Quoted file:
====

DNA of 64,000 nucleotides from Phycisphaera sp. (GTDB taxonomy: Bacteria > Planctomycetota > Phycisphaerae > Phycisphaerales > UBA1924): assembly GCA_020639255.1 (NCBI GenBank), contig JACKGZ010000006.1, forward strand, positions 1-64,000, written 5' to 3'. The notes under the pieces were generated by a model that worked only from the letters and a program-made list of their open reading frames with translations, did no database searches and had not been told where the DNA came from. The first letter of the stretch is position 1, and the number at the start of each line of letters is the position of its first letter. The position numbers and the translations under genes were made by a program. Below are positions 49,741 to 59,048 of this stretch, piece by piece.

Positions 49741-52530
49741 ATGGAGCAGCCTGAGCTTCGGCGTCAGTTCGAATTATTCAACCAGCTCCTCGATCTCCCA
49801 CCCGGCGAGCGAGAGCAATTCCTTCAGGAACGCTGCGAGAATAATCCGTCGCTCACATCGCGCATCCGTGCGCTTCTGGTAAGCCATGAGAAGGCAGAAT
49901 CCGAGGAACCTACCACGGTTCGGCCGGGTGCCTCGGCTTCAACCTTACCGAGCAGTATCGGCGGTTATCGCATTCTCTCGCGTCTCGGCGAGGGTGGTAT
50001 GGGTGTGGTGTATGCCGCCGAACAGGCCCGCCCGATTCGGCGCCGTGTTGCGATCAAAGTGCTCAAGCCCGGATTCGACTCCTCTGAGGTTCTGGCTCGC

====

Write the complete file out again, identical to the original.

DNA of 64,000 nucleotides from Phycisphaera sp. (GTDB taxonomy: Bacteria > Planctomycetota > Phycisphaerae > Phycisphaerales > UBA1924): assembly GCA_020639255.1 (NCBI GenBank), contig JACKGZ010000006.1, forward strand, positions 1-64,000, written 5' to 3'. The notes under the pieces were generated by a model that worked only from the letters and a program-made list of their open reading frames with translations, did no database searches and had not been told where the DNA came from. The first letter of the stretch is position 1, and the number at the start of each line of letters is the position of its first letter. The position numbers and the translations under genes were made by a program. Below are positions 49,741 to 59,048 of this stretch, piece by piece.

Positions 49741-52530
49741 ATGGAGCAGCCTGAGCTTCGGCGTCAGTTCGAATTATTCAACCAGCTCCTCGATCTCCCA
49801 CCCGGCGAGCGAGAGCAATTCCTTCAGGAACGCTGCGAGAATAATCCGTCGCTCACATCGCGCATCCGTGCGCTTCTGGTAAGCCATGAGAAGGCAGAAT
49901 CCGAGGAACCTACCACGGTTCGGCCGGGTGCCTCGGCTTCAACCTTACCGAGCAGTATCGGCGGTTATCGCATTCTCTCGCGTCTCGGCGAGGGTGGTAT
50001 GGGTGTGGTGTATGCCGCCGAACAGGCCCGCCCGATTCGGCGCCGTGTTGCGATCAAAGTGCTCAAGCCCGGATTCGACTCCTCTGAGGTTCTGGCTCGC